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Image Compression


In book printing, a photo with no color but many shades of gray, can be printed with just black ink on white paper. The halftone screen transformed the levels of gray into a uniform grid of dots. These dots have different sizes, and give, from enough distance, the illusion of grays.

Halftone screen

Dither is when a grayscale image is not transformed into dots of different sizes, but "frequency modulated", meaning that only the smallest possible dots are used. The more dots, the darker the area. This gives a better quality print relative to the good old halftone screen, but it is (was) harder to create and print.

Dither, black and white.

On a modern display we have a grid of digital pixels, and millions of colors possible per pixels (note: every pixel on the display is actually a group of 3 pixels: R, G and B). But for data compression, it's important to bring the amount of colors down to an acceptable minimum. One good way of doing that, is to use dither. Dither can create the illusion of tones. A mixture of black and white pixels gives the illusion of grays. But just black and white pixels doesn't give a high quality image, mainly because the pixels are quite big. Lucky it's possible to dither a photo with more than just black and white. Using for example: black, dark gray, light gray, and white, the result is much better. The more tones, the better. But also: the more tones, the more information, the bigger the file.

Dither, with 8 shades of gray.

How many shades of gray are enough to get a high image quality, hard to distinguish from the origin with 256 shades of gray?
I think 32. (efficient to choose a power of 2)

Dither, with 32 shades of gray.
And next; the original with possibly 256 shades of gray.
Can you spot the difference?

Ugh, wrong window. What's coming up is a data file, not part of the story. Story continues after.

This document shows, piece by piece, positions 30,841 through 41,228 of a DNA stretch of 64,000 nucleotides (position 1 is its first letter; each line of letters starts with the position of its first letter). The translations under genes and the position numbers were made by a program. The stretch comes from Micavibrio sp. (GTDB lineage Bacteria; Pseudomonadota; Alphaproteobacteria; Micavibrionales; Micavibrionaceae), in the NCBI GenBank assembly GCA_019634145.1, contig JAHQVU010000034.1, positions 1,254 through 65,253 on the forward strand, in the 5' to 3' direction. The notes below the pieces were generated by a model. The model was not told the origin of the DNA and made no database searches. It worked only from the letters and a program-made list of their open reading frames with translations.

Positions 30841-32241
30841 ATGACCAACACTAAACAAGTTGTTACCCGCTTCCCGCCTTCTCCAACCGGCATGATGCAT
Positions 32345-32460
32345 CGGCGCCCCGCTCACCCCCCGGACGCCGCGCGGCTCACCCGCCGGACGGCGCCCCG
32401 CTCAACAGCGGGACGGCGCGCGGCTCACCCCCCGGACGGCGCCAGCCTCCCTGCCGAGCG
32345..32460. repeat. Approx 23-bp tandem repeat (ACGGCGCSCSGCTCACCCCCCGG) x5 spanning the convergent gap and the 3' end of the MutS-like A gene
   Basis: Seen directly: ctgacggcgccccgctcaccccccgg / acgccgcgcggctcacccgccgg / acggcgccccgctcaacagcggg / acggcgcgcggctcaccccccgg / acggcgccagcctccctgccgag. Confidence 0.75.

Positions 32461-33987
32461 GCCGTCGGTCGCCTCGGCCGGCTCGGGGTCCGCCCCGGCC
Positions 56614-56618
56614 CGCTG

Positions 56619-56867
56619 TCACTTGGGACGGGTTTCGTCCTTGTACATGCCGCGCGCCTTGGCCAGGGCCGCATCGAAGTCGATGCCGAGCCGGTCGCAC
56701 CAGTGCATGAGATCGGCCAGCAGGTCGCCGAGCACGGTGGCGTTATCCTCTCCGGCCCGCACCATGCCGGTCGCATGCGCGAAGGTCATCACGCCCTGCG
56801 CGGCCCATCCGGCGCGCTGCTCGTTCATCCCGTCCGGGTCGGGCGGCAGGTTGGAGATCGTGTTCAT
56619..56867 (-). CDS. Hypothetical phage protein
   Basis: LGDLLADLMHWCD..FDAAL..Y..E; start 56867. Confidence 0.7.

32 tones are enough when using gray, where the eyes are very sensitive for. For most colors, the eyes are less sensitive. For the yellow to white spectrum, 8 tones are enough.

The gray spectrum on the far left has only 32 tones in it, doesn't look smooth at all.

The right gray spectrum, has only 32 gray tones also, but now it seems smooth because it is dithered.

32 tones

32 tones


One grayscale pixels with 256 tones, costs 8 bits (2^8=256)
One grayscale pixels with 32 tones, costs 5 bits (2^5=32)
Thus this loss of image quality doesn't really give much compression: 5/8 = 0.62

More interesting is the reduction of combinations.
The amount of combinations is: the amount of tones to the power of the amount of pixels.
At 256 tones, the amount of combinations of a 8*8 image block is
(2^8)^(8*8) =

But at 32 tones, the amount of combinations of a 8*8 image block is only
(2^5)^(8*8) =

The ratio is
((2^5)^(8*8))/((2^8)^(8*8)) =
That is an incredible reduction of combinations!


Full grayscale: 256 tones of gray
(246 here, to be exact)

Only 32 tones of gray
Can you spot the difference?!

16 tones of gray...
It's visible

8 tones of gray
now it really shows

Giesbert Nijhuis

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